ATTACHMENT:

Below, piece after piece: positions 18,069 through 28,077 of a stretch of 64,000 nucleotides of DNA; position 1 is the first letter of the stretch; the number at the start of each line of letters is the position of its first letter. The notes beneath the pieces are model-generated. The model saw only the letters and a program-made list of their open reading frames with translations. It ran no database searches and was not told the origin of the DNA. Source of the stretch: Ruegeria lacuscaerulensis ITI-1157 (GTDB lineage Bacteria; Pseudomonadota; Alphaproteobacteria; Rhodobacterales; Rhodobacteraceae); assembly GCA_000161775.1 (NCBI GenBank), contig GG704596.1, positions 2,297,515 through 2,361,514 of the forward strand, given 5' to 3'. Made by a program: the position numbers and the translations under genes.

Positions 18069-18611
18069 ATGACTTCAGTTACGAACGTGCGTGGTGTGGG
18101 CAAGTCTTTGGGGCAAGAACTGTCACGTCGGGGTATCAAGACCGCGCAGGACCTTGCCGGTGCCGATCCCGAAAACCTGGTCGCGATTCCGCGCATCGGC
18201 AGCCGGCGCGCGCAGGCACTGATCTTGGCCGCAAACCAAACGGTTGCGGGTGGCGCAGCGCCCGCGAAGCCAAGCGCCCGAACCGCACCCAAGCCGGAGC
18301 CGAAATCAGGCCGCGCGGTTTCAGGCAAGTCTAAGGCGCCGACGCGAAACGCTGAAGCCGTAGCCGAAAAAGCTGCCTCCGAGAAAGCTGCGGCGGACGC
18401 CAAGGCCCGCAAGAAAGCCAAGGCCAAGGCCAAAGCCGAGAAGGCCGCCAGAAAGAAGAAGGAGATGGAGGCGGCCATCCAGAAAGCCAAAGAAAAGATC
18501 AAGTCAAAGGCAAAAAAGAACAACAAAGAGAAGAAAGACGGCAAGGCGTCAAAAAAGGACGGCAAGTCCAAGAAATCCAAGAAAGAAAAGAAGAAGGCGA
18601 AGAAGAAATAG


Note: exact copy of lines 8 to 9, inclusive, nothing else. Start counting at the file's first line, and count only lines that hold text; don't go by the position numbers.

18501 AAGTCAAAGGCAAAAAAGAACAACAAAGAGAAGAAAGACGGCAAGGCGTCAAAAAAGGACGGCAAGTCCAAGAAATCCAAGAAAGAAAAGAAGAAGGCGA
18601 AGAAGAAATAG